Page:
With the many Supras in attendance at the annual Supras Invade Las Vegas event, this chrome beauty really stood out. Aside from the fact that we got a tan standing next to the custom paint reflecting the desert sun, it really caught our attention because it epitomizes the ultimate street car. This daily driver not only is a commuter (70 miles a day) but it has the awards of a show car (15 trophies, count 'em) and the track slips of a race car (two-time consecutive winner of Hawaii's fastest import street car shootout). Not to mention we give props to any enthusiast willing to ship his car out from Hawaii and then make the four-hour drive to the show. That is love.

Cedric, not The Entertainer but yet still entertaining, Smith has a long history with Supras. Having previously built, raced and owned a 1993; 1994; and 1997 676-rwhp, six-speed Supra, he was not new to the scene when he picked up this 1997 automatic Supra from a friend in New Mexico (a surprise find on eBay no less).

Cedric has been racing in Hawaii over six years and over the last five his cars have consistently been winning car shows. Other than his Supra he terrorizes Oahu with his 1997 BMW 540 and 2000 Suzuki Vitara. No other Supra in Hawaii has won as many car shows or fastest street car shootouts. This car, which took one year to build and a whopping $45,000, truly is to be feared on the island. Although Cedric shows the car, he maintains that it "was purpose-built to be a very fast and capable street car." On this Supra you notice the many custom items that reflects Cedric's approach of trying "to be the first to do and try new things" with his vehicles.

Now, putting down 10.92-second e.t.s at 131 mph requires a lot of engine oomph, even for a turbo Supra. Stopping off at his local McCully 76 Station in Honolulu, Hawaii, Cedric wanted to ensure the 2JZ powerplant would withstand the rigors of extreme boosted duty. For this he called upon Snyders in Honolulu to perform the precision machine work on the bottom end. Cedric felt that the factory crankshaft was stout enough to handle the 700-plus horsepower he planned on generating but before it would make its way into the bottom end it received some massaging via micro-polishing and high-speed balancing. Once all the machine work was completed, Heath Kobatake at McCully assembled the engine using forged 8.0:1 Wiseco pistons mounted on factory connecting rods.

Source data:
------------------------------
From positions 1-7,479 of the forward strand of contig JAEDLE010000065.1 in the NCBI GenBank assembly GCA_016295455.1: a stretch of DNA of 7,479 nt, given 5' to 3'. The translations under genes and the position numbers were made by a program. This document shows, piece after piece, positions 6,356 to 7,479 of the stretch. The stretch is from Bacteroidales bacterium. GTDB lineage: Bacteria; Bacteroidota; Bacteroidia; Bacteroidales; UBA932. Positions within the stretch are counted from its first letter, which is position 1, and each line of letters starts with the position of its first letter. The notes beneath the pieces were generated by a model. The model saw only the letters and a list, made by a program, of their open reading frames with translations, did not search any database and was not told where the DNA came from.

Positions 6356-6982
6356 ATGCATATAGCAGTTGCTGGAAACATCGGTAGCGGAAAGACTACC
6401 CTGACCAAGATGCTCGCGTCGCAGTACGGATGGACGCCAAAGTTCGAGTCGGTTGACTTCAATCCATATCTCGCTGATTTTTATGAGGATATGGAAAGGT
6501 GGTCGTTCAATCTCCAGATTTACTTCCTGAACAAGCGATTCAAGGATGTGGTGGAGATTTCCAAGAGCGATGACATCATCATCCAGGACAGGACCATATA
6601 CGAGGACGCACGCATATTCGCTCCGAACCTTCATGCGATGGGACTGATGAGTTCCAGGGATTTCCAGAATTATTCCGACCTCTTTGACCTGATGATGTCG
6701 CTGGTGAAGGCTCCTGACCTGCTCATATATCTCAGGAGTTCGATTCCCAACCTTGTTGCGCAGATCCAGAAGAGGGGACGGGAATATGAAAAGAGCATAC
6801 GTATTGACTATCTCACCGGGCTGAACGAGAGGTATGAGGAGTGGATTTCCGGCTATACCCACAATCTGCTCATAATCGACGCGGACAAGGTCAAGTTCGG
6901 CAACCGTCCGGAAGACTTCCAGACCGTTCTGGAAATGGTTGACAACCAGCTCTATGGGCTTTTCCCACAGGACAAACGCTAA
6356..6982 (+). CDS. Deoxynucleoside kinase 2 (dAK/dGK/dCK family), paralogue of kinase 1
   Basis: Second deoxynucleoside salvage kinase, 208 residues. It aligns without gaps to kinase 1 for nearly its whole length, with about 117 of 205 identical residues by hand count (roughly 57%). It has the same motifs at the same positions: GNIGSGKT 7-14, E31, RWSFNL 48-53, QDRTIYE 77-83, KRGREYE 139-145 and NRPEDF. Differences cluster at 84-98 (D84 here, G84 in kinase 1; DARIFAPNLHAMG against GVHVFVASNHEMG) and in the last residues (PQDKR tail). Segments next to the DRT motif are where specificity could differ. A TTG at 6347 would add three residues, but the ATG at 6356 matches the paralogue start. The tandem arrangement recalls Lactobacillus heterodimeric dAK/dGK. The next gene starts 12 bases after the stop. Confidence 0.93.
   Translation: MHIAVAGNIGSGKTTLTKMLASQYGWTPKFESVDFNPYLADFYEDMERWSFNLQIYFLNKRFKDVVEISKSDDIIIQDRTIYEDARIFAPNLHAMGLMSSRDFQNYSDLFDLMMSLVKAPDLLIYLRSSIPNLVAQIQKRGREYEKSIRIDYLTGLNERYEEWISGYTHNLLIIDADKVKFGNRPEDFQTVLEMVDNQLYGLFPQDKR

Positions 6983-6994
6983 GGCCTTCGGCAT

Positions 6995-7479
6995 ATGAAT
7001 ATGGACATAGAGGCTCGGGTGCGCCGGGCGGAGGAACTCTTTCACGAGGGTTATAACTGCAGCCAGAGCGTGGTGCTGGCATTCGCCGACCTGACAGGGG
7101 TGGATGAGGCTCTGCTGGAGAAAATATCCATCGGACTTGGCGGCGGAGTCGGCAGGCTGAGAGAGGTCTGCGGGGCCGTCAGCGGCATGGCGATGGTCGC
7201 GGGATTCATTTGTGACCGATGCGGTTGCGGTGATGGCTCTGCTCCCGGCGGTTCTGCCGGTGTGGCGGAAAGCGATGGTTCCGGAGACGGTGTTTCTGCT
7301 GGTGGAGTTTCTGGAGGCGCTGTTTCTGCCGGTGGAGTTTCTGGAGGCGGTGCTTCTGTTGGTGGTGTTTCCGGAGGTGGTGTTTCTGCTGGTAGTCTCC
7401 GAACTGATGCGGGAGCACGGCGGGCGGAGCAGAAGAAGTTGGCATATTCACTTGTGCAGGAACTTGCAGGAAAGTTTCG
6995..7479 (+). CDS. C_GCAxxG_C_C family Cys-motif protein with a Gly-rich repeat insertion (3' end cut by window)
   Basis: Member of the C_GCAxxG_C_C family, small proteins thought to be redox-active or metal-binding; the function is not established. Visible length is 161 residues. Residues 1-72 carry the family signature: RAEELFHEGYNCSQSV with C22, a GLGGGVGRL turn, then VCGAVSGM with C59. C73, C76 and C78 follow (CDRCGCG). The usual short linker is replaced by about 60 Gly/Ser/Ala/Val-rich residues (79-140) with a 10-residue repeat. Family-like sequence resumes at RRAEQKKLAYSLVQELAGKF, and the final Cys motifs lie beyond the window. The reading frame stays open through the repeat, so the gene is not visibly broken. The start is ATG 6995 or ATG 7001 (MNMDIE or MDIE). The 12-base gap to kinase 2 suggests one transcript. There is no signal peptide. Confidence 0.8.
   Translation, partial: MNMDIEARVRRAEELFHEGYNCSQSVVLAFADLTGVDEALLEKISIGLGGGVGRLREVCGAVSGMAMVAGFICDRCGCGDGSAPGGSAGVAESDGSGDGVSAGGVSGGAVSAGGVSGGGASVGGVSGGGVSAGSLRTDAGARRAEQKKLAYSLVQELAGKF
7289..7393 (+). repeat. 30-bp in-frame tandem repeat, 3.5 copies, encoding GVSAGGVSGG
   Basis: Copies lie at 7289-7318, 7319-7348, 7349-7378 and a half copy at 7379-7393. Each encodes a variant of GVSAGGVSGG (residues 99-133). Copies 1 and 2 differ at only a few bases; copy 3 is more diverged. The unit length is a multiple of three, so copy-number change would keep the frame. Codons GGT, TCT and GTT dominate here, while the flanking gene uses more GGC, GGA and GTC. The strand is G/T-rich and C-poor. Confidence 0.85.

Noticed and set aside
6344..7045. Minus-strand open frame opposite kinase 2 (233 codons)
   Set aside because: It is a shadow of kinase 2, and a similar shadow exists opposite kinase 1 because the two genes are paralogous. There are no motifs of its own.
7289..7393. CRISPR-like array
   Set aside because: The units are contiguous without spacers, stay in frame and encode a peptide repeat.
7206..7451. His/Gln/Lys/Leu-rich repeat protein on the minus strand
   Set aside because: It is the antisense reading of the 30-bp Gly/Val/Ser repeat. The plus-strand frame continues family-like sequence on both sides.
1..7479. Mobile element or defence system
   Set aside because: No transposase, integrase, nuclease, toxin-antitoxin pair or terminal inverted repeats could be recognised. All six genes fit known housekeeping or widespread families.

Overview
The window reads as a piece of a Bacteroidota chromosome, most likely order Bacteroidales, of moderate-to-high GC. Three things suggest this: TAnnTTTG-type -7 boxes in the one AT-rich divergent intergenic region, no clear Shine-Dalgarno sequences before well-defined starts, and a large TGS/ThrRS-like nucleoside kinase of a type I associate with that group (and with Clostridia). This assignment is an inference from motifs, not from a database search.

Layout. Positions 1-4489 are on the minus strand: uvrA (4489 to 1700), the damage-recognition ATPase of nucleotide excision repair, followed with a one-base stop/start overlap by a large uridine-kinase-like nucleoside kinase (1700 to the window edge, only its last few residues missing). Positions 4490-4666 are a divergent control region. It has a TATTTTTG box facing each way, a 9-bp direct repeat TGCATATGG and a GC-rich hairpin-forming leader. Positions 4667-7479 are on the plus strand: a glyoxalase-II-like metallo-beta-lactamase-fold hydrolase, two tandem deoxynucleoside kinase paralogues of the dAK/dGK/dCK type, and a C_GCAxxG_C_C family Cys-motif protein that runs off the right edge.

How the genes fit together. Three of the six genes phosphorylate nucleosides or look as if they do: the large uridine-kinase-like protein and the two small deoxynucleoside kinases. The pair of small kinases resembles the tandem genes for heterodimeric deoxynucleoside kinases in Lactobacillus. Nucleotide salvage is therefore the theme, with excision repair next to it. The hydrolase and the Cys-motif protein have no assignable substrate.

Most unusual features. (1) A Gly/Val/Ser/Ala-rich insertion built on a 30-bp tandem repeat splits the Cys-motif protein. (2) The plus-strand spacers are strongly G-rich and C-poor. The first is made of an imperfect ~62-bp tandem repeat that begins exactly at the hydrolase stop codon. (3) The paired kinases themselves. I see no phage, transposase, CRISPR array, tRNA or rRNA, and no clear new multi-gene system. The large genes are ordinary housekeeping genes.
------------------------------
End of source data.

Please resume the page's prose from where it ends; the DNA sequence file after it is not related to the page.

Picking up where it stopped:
Once the bottom end was buttoned up, Cedric concentrated on improving the flow into the combustion chambers. The head was left unported but the upgraded valve train from Crower (springs and titanium retainers) help keep the factory tightly shut for better compression. Orchestrating the valve train movements are a pair of HKS 264-degree bumpsticks. The largest gain in performance came from a Sound Performance single-turbo upgrade he uprooted from his previously owned six-speed. A stainless steel RPS tubular manifold collects the spent gases and directs them into an SP67 turbocharger. Once the spent gases are done spinning the Q-trim turbine wheel a 3.5-inch RPS downpipe expedites the exhaust through a custom fabricated 3.5-inch exhaust system that gets muffled through a Blitz canister before exiting out of the rear.